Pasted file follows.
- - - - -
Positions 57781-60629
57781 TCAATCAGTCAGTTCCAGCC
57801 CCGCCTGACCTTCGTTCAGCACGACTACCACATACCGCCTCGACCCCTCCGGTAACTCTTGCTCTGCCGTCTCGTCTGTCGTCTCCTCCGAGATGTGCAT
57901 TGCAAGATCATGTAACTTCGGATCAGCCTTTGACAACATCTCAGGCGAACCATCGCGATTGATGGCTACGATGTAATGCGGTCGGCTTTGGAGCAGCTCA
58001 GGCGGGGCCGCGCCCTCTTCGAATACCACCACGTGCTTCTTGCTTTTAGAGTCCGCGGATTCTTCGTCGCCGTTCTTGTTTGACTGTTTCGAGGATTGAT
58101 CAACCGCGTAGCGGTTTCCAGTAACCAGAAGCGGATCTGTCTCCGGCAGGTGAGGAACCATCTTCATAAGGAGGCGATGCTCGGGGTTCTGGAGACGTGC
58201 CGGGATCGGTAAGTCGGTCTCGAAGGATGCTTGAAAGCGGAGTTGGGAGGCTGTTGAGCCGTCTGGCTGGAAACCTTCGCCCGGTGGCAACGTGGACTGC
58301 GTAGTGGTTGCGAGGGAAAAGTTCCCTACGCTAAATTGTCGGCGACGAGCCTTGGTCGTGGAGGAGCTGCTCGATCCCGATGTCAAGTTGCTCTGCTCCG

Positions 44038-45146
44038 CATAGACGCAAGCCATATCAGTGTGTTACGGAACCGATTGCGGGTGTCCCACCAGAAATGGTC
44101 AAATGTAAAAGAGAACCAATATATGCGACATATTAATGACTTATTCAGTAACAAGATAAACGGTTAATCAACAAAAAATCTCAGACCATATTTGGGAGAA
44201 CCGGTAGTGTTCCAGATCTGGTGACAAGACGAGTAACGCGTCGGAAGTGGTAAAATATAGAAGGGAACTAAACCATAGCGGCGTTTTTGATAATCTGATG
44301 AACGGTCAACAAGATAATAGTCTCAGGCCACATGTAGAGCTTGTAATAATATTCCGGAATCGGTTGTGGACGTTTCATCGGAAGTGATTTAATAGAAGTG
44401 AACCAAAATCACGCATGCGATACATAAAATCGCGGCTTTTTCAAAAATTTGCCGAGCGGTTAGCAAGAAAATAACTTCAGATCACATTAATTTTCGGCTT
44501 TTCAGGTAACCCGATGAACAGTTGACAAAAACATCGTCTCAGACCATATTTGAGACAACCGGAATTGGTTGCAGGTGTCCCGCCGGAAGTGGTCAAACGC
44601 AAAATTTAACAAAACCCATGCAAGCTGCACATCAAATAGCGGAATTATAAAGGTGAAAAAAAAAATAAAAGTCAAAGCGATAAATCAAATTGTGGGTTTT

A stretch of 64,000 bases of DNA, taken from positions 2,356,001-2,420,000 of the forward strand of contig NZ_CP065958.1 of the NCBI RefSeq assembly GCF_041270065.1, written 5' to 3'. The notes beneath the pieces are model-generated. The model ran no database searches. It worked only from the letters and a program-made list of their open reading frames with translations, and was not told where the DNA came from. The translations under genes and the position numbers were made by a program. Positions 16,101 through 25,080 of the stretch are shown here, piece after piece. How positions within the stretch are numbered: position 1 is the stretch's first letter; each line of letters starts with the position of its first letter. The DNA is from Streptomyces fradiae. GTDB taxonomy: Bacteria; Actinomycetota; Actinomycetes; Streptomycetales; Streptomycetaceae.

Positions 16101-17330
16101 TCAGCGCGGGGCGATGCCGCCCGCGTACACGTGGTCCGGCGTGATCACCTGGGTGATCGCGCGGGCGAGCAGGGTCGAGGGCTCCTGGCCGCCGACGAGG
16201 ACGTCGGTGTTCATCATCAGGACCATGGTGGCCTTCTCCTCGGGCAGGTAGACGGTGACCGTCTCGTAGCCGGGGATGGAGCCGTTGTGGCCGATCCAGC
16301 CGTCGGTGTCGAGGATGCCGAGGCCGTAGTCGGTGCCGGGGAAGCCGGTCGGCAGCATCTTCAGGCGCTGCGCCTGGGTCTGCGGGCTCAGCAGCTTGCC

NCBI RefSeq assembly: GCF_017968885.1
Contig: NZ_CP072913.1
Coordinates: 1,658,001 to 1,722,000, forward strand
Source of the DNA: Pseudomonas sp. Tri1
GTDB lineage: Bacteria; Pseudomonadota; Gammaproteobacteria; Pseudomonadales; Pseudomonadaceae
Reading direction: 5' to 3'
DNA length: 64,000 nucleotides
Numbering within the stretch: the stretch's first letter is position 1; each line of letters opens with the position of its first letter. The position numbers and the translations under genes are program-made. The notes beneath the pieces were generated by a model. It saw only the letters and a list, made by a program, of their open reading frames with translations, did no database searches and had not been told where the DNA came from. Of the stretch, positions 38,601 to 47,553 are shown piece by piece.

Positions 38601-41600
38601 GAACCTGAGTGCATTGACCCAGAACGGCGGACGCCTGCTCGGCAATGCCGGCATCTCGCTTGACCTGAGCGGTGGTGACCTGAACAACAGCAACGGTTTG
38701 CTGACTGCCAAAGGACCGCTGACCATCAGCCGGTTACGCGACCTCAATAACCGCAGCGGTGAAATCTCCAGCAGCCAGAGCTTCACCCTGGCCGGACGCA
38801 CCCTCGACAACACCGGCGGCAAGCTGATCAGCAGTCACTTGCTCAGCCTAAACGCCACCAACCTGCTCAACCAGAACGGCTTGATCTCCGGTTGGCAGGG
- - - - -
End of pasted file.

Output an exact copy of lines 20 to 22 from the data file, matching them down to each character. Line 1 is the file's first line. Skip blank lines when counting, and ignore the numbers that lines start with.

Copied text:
16201 ACGTCGGTGTTCATCATCAGGACCATGGTGGCCTTCTCCTCGGGCAGGTAGACGGTGACCGTCTCGTAGCCGGGGATGGAGCCGTTGTGGCCGATCCAGC
16301 CGTCGGTGTCGAGGATGCCGAGGCCGTAGTCGGTGCCGGGGAAGCCGGTCGGCAGCATCTTCAGGCGCTGCGCCTGGGTCTGCGGGCTCAGCAGCTTGCC

NCBI RefSeq assembly: GCF_017968885.1